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Don't feel bad... I remember the first time I let go of a .357 round... it was from a 6" barrel (S&W Model 66), and the fire from the barrel filled my entire frame of view. It took quite a few shots to get comfortable with it.
That statement seriously scares me. I hope you can agree that placing firearms in the hands of and entrusting enforcement of laws to the less-proficient while making it difficult to carry for the more proficient is not the best of situations.
I cannot claim exceptional accuracy anymore myself, having let my skills wither with time, but I am not a policeman and rarely even carry any more.
I doubt that... I am not a gun nut nor a macho man... I am just a redneck with a big mouth (keyboard).
I don't want to kill, and I see no use in wasting ammunition. If I shoot twice in a situation and my target doesn't at least falter, then I will immediately keep firing. It takes almost no time to make that distinction. If he does falter, then i have a split-second to decide if another round is needed. That's enough time; the mind runs at warp-speed in a threatening situation. That said, I would have no problem, as I assume you would not, unloading as many more rounds as needed if needed.
Originally posted by Knives4eyes
reply to post by SubTruth
It's a shame that people you;re supposed to count on to be professional in dangerous situations are too much of crybabies to man up and handle the situation like men.
If a woman comes at me with a knife, I'm going to kick her ass plain and simple, sadly police officers don't require any sort of self defense training ( or strength for that matter ).
Originally posted by Siberbat
I have seen people under the influence of meth have superhuman strength and resistance to pain. I have seen a 110lbs. person require 8 large firemen to hold them down.
the fact that a stun gun didn't work on her and she was acting strange waving sharp objects while making threats leads me to believe that she was probably on drugs at the time.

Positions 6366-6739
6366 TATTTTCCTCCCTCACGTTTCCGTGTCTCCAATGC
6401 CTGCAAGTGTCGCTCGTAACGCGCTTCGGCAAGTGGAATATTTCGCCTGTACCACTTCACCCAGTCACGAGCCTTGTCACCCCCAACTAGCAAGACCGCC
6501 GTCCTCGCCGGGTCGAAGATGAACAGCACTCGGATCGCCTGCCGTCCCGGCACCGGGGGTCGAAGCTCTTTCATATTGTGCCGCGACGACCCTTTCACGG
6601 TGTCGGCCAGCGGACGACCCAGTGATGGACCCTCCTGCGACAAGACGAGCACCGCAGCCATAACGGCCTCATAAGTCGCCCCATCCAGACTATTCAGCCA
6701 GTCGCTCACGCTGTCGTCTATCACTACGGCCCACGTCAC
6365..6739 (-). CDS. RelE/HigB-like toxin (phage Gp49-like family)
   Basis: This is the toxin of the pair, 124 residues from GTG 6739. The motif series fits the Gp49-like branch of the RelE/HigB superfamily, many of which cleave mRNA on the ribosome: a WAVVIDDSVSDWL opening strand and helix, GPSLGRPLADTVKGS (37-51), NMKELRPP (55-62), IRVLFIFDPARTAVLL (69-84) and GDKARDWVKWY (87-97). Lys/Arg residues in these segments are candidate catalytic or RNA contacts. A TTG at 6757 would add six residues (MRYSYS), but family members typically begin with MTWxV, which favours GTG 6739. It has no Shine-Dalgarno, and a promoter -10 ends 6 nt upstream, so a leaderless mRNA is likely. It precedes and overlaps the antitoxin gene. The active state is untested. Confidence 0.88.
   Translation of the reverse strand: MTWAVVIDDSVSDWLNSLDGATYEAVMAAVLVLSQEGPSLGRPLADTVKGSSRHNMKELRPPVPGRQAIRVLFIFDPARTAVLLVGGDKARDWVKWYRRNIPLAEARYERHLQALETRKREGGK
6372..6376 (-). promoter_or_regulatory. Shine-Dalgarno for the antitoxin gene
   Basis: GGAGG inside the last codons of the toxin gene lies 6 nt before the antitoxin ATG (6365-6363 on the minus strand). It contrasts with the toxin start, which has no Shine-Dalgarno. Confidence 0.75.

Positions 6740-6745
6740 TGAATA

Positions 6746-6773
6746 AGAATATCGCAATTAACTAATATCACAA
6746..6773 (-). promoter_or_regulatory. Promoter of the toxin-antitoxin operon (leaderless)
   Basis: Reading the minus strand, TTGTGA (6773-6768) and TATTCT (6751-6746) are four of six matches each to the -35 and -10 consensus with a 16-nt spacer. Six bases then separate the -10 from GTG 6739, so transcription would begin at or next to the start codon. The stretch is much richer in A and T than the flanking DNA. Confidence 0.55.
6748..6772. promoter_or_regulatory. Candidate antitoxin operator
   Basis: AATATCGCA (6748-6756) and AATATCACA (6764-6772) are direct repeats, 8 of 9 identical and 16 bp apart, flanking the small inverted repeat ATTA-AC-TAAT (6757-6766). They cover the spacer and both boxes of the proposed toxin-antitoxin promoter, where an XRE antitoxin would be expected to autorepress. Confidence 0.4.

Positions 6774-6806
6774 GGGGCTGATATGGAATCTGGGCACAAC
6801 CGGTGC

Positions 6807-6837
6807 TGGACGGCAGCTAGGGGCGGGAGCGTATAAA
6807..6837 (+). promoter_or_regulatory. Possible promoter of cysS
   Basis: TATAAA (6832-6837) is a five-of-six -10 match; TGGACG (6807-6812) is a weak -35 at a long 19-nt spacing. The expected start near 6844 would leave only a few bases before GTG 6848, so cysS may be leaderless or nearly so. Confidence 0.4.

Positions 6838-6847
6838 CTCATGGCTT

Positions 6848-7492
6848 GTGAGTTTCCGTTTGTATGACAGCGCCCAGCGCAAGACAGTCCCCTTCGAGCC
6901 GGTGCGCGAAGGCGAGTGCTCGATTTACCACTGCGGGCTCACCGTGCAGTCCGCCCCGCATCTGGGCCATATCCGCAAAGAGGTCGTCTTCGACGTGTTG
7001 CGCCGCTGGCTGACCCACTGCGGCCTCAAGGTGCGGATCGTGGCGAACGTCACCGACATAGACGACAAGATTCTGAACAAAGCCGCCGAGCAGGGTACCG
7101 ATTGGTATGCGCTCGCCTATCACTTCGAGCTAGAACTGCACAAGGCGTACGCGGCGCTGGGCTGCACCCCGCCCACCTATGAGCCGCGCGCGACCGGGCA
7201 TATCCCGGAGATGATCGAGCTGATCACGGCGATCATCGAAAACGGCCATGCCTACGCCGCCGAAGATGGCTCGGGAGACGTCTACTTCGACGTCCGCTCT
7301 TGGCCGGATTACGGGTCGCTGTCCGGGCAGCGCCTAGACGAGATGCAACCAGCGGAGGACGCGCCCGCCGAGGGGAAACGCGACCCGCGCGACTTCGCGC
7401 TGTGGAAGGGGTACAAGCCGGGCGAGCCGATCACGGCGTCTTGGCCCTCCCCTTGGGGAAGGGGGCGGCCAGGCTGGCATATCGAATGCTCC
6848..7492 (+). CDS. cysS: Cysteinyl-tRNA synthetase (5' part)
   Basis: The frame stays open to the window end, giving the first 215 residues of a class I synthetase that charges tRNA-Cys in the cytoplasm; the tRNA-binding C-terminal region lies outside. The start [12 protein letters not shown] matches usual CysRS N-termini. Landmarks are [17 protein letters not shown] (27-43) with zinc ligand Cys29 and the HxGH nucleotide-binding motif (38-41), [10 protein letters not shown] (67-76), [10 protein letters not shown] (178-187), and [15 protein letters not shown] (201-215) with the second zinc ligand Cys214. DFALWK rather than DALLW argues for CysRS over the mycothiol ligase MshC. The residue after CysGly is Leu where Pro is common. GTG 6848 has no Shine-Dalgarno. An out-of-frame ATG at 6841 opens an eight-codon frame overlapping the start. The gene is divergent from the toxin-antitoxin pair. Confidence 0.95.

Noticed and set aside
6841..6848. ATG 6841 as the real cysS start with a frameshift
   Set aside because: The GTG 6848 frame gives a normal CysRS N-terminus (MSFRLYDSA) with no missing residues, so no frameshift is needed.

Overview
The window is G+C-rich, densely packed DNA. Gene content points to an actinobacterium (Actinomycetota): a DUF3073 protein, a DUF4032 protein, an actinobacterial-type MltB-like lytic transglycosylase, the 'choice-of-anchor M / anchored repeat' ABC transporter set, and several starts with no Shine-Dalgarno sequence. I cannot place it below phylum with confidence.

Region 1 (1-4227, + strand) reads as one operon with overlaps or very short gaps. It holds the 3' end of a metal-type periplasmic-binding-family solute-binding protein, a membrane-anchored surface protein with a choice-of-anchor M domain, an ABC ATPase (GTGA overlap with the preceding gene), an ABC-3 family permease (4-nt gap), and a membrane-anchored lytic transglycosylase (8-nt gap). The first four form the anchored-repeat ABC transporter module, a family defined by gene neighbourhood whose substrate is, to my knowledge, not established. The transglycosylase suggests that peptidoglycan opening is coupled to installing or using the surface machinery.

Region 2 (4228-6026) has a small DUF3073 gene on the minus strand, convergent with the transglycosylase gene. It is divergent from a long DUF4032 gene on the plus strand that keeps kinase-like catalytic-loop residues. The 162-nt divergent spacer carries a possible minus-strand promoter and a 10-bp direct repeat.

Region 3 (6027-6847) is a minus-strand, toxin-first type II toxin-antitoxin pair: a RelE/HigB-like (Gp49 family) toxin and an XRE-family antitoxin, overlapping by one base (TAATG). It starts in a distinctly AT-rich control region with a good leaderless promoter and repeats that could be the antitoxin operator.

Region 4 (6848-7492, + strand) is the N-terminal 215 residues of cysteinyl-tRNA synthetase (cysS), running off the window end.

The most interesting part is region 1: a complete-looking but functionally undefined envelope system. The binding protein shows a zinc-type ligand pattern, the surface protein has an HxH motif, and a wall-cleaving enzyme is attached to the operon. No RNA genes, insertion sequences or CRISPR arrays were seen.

Scott reportedly became upset when she ran out of pizza, reported Northern Virginia Bureau Chief Julie Carey. Witnesses said she was waving a knife and scissors, threatening employees.
They don't bug me when I'm shooting them
It scares me too. I know that a lot of cops end up spending their own money to become better shooters, but a lot don't. I believe this has a lot to do with funding. I believe police should be very well trained with firearms, but they really aren't.
If you can, get back to it!
There are very few things that I can imagine would be more devastating than killing another human being, justified or not.
If evidence suggests these officers are guilty of murder, I'll be happy to see them receive additional punishment. I do believe the police should be held to a higher standard. At the same time, I think they should be held to a DIFFERENT standard.
Originally posted by 12m8keall2c
the storyline, as a whole, strikes me as that of damn near 'vigilante justice' on the whole, but I'll await further information and proceedings before forming any sort of 'in-stone' opinion(s0.
as it stands now ...
the officers over-reacted, IMHO.... (?)
I can't help but to hearken back to the days of olde when cops actually tried to 'defuse' situations instead of escalating the entirety of circumstances surrounding the same, to the point of straightup killing folks.
Originally posted by Jinn82
Do the cops in America ever think of trying to talk to someone who is aggressive to try and calm them down first before they shoot, there was no need to shoot her.
They could have 2 cops talking to her, distracting her, while others approach from behind and apprehend her, no need to kill her, maybe try some pepper spray to disorientate her
Originally posted by BubbaJoe
Originally posted by 12m8keall2c
Just something to think about.
point noted and point taken/made
days of olde, it would seem .... anymore. (?)
Authorities said that Scott did not respond to commands to drop the knife and that one of the deputies used a Taser to try to subdue her as she moved toward them. Scott continued to advance, officials said, and a deputy opened fire, striking and killing her. A second deputy was hit by a bullet in the leg and is recovering.
Chapman said the two deputies involved in the incident, who have not been identified, were experienced. Both have been placed on paid administrative leave, a routine step in such instances.
“These deputies are not rookies,” he said. “Both have several years on the job, and both are fully certified and have maintained all their training.”
...Scott had been depressed because she was involved in a dispute with her ex-husband over custody of their two daughters.